I was shocked when Green Dot revised its end of year expectations Thursday night.
Green Dot Sharply Lowers Profit Forecast, Citing Threat to Model
Over the past few months, as Green Dot’s chief executive Steve Streit met with all of his company’s major retailer partners, one thing became certain: Most of those stores could start putting competing products on their shelves.
So, in an effort to be up front, the Monrovia, Calif., prepaid card company announced late Thursday that it was lowering its yearend revenue forecast by about 9%, to a range of $534 million to $543 million, and reducing its earnings-per-share projections from a range of $1.65 to $1.70 to a range of $1.29 to $1.32.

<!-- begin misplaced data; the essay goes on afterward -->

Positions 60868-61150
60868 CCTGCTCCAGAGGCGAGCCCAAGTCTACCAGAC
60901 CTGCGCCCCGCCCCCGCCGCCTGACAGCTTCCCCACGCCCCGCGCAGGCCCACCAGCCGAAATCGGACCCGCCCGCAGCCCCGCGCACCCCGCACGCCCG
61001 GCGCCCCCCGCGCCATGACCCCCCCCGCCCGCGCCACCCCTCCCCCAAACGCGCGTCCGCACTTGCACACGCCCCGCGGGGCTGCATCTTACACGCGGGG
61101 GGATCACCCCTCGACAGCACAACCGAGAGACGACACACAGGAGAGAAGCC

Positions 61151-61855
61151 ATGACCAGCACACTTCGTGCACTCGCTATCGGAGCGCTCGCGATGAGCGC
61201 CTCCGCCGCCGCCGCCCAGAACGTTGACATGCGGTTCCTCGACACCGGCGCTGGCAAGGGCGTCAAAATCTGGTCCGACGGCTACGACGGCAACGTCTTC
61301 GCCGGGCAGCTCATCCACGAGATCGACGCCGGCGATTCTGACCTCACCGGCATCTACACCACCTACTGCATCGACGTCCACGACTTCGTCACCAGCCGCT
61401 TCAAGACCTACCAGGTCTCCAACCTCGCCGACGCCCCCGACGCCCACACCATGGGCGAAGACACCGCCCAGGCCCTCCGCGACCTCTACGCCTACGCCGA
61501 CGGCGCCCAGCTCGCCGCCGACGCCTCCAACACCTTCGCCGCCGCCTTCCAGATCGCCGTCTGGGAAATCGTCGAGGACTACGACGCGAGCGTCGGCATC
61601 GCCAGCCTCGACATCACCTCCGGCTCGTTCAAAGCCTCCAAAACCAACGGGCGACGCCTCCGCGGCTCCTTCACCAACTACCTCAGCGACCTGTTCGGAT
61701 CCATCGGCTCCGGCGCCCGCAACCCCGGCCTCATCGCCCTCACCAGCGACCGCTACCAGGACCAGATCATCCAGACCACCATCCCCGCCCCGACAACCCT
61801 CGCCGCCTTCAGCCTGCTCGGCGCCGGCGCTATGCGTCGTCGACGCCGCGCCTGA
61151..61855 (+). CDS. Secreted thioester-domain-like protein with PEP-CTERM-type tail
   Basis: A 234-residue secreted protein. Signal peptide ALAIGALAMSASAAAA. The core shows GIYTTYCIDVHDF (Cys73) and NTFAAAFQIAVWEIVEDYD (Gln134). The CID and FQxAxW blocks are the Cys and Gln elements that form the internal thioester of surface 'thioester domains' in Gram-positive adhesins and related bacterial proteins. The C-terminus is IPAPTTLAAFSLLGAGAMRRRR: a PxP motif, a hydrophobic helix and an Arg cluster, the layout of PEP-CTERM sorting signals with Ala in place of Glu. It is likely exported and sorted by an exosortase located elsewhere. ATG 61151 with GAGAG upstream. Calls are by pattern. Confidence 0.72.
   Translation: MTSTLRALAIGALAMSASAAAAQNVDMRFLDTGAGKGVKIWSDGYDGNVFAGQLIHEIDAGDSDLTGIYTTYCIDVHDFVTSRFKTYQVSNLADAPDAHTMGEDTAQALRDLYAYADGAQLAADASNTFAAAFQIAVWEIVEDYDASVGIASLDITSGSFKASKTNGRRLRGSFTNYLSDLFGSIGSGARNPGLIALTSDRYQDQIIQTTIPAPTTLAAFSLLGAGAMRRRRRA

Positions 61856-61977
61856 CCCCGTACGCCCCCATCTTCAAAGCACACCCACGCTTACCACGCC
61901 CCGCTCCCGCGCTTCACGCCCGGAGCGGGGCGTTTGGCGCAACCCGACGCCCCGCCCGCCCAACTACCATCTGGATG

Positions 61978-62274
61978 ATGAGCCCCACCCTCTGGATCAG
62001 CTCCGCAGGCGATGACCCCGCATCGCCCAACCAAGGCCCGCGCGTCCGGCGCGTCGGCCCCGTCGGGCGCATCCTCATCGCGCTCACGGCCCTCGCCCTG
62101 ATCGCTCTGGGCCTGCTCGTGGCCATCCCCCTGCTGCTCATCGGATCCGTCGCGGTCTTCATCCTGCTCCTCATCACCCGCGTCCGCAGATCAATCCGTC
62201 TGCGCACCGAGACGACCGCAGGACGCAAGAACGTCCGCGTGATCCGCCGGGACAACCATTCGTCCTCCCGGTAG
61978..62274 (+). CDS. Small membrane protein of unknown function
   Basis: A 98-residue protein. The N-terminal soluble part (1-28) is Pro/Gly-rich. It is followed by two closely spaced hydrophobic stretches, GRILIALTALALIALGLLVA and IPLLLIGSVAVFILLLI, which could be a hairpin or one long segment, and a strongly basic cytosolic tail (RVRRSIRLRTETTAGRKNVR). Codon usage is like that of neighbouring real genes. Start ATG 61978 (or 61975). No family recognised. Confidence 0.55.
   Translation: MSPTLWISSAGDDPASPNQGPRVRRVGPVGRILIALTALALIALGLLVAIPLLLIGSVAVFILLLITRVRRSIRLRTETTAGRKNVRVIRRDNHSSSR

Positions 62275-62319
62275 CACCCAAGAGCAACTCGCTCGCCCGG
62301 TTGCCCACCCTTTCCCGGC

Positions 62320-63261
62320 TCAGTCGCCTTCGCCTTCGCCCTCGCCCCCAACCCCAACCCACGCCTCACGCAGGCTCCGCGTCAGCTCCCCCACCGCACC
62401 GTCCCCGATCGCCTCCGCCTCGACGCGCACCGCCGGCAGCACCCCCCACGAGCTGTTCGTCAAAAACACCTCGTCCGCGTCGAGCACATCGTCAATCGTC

“The industry is evolving. We have effectively been alone in terms of retail, and now that we believe that won’t be the case we wanted to … reforecast,” Streit told American Banker in an interview Friday. “We would rather have an investor sell a share because of what they know rather than not sell a share based on what they do not know. We always want to be up front.”
Like most analysts, Gil Luria of Wedbush downgraded his rating of the company to Neutral from Outperform.
In a note to investors, he says:
We believe retailers’ change of heart on introducing multiple brands of GPR cards creates substantial uncertainty going forward.
The stock took an equal dive losing more than 60 percent of its value before the start of the weekend.
Still, even though Green Dot has bled more than $1.6 billion in market cap since it IPO’d two years ago, I think the company has a future.
The only question is how profitable the business will be…